The village must have been recently built in the 1880s, likely developing around the new distillery, as maps from the National Library for the mid 1800s only record a Lodge House, kennels and a smithy near the shore on the south side of the Bruichladdich River. The distillery was built on the north side of the river in 1881, one of the last on Islay with Bunnahabhain also opening that year. It was built, owned and managed by three brothers from the Harvey family who we have met before as owners of Yoker and Dundashill Distilleries in Glasgow. There were some disagreements and changes in ownership between the brothers but the family company remained in charge until 1937.
|Bruichladdich late 19th Century|
|Distillery front facing the shore today|
My own arrival at the distillery was on route from Bridgend and having emailed the week before I was welcomed by Mary McGregor who ‘recognised’ me from my email. A warm start to the tour then and we had a merry international group of seven visitors to follow the absorbing distillery story that Mary was to engage us with. My project was made known and Barnard was given a place on the tour as well.
|Old barley loft and hoist|
|Belt driven Boby mill from 1913|
|Grist loft and transfer from mill room|
|Mash tun with lauter rakes|
|Original coppers for mashing water|
|Wash Still from 1881|
|Spirit stills from 1970s|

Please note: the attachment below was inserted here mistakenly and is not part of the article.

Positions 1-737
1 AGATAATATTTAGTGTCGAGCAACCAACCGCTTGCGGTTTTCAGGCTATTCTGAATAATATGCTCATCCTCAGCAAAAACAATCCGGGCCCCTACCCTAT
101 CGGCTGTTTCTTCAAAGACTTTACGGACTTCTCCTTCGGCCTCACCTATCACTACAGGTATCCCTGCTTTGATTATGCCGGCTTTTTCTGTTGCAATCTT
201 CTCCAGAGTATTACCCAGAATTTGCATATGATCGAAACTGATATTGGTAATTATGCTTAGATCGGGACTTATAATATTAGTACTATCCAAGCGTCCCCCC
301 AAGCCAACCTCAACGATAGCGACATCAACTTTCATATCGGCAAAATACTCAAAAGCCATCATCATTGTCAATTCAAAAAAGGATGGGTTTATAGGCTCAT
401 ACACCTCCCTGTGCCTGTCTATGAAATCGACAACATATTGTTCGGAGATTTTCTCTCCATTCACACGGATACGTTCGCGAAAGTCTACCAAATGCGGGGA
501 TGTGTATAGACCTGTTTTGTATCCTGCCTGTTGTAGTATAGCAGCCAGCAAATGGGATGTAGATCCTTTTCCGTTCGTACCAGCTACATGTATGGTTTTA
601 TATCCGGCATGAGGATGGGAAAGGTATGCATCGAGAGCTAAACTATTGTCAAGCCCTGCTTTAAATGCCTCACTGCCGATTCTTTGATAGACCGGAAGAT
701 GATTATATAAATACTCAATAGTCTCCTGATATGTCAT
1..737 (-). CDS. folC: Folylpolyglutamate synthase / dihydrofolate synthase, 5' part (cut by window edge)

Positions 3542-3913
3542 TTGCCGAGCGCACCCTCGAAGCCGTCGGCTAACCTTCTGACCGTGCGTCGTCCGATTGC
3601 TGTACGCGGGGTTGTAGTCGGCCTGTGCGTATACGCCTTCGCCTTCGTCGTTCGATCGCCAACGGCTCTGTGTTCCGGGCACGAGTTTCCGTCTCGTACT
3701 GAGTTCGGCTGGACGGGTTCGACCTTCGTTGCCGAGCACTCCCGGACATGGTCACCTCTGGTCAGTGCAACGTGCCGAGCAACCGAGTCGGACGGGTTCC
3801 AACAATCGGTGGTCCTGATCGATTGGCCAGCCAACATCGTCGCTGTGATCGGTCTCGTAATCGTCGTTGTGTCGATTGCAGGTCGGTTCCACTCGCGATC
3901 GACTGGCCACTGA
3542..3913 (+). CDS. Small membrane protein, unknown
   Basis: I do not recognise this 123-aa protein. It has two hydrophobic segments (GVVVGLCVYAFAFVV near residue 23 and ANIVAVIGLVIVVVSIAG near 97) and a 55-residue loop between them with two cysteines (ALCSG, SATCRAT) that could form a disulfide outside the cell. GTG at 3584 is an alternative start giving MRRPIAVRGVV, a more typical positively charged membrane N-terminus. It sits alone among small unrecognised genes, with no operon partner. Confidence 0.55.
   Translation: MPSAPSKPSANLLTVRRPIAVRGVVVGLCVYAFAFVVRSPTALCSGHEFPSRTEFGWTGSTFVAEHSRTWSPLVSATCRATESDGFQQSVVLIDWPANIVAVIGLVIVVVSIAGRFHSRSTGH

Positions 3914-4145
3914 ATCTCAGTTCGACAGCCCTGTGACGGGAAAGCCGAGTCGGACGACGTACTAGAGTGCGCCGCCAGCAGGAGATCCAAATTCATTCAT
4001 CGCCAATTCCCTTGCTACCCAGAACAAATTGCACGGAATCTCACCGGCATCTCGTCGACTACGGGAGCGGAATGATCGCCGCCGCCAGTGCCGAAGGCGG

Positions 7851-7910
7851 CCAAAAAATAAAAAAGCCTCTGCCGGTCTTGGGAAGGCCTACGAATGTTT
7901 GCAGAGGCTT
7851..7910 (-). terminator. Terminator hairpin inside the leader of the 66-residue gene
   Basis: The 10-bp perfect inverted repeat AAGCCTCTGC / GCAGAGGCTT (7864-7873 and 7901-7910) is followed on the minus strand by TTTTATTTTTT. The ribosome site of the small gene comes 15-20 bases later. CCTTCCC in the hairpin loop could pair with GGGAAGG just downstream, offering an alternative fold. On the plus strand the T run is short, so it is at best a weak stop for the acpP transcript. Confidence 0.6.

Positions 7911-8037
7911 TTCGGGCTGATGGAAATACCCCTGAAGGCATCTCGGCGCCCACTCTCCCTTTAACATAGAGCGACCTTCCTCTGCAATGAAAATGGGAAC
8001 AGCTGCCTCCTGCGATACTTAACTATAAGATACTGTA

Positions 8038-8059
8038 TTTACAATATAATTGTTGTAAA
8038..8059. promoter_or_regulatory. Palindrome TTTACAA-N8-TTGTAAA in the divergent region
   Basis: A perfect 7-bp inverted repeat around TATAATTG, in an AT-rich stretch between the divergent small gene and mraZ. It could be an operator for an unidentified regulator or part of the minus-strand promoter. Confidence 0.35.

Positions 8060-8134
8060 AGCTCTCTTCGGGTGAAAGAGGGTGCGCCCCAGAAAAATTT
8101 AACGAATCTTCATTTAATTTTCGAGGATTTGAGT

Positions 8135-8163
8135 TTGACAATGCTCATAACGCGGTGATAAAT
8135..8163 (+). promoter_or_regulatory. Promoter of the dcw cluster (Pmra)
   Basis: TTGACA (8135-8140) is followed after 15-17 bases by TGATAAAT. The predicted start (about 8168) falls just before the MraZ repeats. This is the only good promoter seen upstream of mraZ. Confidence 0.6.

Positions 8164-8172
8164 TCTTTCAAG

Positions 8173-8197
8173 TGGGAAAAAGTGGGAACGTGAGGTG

|Ugly Betty 'Lomond' still|
Production when Barnard visited was 94,000 gallons (434,000 litres) but is now around double that. All Bruichladdich’s spirit is matured on Islay in twelve warehouses, double the number that Barnard saw, with both dunnage and racking warehouses dotted around the site and further storage at Port Charlotte. Barnard described the warehouses as all having good head room and that certainly applies to the tall racking warehouses today.
|Plenty of headroom, and cask room, in a racking warehouse|
I’m not going to dwell on the pallet arrangements but there is an interesting discussion on different warehouse types on the Whisky Magazine forum here if you are curious. Our next stop was at the bottling hall, something I don’t think Barnard would have seen at any distillery with most whisky in his time being sold to blenders and bottlers in the major cities, or sold by the cask to stand in the cellar of a bar or licensed grocery store. The water used to bring the whisky down to bottling strength is from the Octomore spring mentioned on my Lochindaal post.
|Bottle your own whisky at Bruichladdich|
The current venture began in December 2001 after a seven year gap. The distillery was bought for £7.5m, including £5m for stock and the old name of Bruichladdich Distillery Company, once the Harvey’s family company name from 1886, was resurrected and the distillery reborn, privately owned for the first time since 1937. Jim McEwan, after nearly 40 years at Bowmore, was brought in as production manager and Duncan MacGillivray who first worked at Bruichladdich as Stillman from 1974 returned now as Manager.